Missing from this week’s analysis: the number of times the announcers make stupid comments. Gary McCord talks too fast for me to keep an accurate count.
“They always show Tiger even when he’s not in contention.”
“I want to see more golf. Less jibber-jabbering and network promos, more actual golf shots.”
“Why do they always show people walking around when other players are hitting golf shots?”
No doubt you’ve heard golf fans complaining about network coverage of PGA Tour events. This weekend, I put CBS on the clock and took notes on their network coverage of the inaugural AT&T National. The results… well they may not surprise you, but they do shed some light on the subject.
Continue reading “Network TV Golf Coverage”
How did Oakmont play? How penal was the rough? How tricky were the slick greens? Find out.
We all know how hard the U.S. Open is, and we knew how hard the it was going to be at Oakmont Country Club, but did it live up to expectations?
This week we’ll take a look at a few of the more interesting statistics from the 107th playing of the U.S. Open.
Continue reading “2007 U.S. Open Scores”
Would you believe that the average winning score at the U.S. Open since 1945 has been below par? You’d better.
The U.S. Open is notorious for its idea of par as a standard. The courses that host the tournament are usually set up to be quite penal. “Par is a good score” you’ll hear pros say, and this year’s event at Oakmont Country Club outside of Pittsburgh, PA is looking no different.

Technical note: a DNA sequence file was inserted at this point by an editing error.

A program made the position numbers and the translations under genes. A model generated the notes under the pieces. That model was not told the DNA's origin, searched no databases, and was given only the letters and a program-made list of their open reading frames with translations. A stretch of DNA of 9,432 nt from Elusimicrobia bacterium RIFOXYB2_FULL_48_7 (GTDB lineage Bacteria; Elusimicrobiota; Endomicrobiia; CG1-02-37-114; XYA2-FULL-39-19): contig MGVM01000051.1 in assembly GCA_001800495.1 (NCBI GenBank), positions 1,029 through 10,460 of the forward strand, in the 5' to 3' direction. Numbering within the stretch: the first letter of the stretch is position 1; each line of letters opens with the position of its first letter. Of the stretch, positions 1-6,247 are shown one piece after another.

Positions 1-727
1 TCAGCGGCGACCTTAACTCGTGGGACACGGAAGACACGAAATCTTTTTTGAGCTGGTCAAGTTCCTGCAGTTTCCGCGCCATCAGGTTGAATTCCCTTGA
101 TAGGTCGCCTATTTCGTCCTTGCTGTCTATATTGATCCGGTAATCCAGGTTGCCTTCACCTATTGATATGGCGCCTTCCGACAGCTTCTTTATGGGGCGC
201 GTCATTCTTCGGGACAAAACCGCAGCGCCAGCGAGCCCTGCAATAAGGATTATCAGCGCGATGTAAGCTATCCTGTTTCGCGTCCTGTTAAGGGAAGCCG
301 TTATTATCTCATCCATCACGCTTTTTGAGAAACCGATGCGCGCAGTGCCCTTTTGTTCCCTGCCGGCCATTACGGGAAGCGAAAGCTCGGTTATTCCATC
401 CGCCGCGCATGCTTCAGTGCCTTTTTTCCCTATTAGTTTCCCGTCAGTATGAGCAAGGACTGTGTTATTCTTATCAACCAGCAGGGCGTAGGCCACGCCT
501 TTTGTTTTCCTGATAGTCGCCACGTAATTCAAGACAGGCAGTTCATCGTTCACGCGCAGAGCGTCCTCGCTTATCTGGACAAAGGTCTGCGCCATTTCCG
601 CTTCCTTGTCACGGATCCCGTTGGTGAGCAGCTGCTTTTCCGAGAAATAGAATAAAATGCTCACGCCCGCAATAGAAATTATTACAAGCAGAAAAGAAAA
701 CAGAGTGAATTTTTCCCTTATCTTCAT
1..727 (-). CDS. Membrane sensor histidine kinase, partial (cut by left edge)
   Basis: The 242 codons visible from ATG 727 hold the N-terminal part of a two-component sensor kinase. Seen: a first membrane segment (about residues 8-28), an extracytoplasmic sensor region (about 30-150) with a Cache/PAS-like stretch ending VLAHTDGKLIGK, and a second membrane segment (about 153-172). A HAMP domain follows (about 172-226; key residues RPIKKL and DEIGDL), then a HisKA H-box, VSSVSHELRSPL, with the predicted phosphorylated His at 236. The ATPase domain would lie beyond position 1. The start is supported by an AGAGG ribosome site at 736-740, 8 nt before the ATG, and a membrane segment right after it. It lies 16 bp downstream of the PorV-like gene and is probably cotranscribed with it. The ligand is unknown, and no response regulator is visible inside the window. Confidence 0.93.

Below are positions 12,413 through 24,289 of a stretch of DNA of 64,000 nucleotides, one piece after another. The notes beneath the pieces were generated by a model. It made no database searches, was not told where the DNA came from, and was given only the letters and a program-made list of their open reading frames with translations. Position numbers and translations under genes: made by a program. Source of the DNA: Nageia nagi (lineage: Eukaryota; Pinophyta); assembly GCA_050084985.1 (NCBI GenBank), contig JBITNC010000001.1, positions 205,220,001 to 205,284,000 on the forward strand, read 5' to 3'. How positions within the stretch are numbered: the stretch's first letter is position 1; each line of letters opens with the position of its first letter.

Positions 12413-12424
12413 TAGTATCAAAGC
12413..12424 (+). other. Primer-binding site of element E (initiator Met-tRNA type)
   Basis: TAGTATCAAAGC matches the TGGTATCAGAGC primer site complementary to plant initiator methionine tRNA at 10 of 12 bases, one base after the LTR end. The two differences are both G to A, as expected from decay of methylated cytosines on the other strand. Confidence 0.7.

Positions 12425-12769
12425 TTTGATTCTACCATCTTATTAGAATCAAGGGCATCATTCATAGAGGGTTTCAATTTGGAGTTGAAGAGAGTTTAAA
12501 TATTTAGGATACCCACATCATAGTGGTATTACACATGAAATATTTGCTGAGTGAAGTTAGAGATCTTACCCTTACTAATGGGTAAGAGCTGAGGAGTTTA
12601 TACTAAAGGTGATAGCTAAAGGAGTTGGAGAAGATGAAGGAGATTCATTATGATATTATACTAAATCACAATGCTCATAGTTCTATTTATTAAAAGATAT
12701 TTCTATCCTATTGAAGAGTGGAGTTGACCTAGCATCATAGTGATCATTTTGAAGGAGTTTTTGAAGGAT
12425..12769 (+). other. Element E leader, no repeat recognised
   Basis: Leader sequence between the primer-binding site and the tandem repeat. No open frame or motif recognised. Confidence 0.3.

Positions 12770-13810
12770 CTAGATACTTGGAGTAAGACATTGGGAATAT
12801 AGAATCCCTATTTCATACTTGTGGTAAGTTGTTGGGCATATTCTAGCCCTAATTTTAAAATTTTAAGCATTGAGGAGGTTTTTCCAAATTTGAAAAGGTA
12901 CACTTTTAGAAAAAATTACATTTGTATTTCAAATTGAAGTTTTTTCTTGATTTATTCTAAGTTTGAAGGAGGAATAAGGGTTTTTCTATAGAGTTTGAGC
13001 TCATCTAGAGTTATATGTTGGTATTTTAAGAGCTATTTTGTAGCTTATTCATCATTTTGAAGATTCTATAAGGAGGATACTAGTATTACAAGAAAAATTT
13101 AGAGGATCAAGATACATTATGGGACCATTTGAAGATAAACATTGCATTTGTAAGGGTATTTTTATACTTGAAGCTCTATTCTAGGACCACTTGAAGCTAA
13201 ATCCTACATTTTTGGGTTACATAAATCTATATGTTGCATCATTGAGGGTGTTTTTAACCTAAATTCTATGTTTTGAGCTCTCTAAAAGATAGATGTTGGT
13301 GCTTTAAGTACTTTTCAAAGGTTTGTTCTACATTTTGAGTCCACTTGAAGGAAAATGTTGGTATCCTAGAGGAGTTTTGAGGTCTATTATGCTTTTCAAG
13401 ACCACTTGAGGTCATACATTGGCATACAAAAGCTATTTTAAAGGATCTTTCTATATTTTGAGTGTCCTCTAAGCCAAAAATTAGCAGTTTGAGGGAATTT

The typical U.S. Open course has pinched fairways, long holes, super-fast, super-firm undulating greens, and the nastiest, thickest, juiciest rough you’ll ever want to see.
And yet the U.S. Open typically plays to about even par, and is actually trending lower. Let’s have a look.
Continue reading “Par is a Good Score”
With the remaining three majors fast approaching, act now if you want to attend live, and get your pocket book ready.
Anyone who calls themselves a real fan of the PGA Tour has watched the television coverage of a major and thought “How great would it be to attend!?” Fans of Tiger, Phil, and the rest of the boys on Tour would all love to follow the action live. Sure, your couch has some comforts, but how many times are you going to stride along with Tiger as he wins another U.S. Open?
The people attending these events by and large look like you and I. They’re normal guys who just happened to nab some great tickets. Scoring passes to prestigious sports events does not come cheap. Look around sometime and price out tickets to a World Series, or if you dare, The Super Bowl. Major events on the PGA Tour are not much easier on the pocket books. In fact, depending on the event, they can be considerably more expensive.
In this week’s The Numbers Game, we’ll have a look at the cost of being a fan.
Continue reading “The Cost of Being a Fan”
It’s a wonder anyone makes putts longer than two feet given this math!
While baseball may be a game of inches, golf, it’s been said, is a game of angles. It’s better to approach Augusta National’s 11th green from the far left edge of the fairway than, say, what used to be the far right edge of the fairway. It’s better to leave yourself an uphill putt than a downhill putt. If you play a fade, you’re better off teeing up on the right-hand side of the teebox.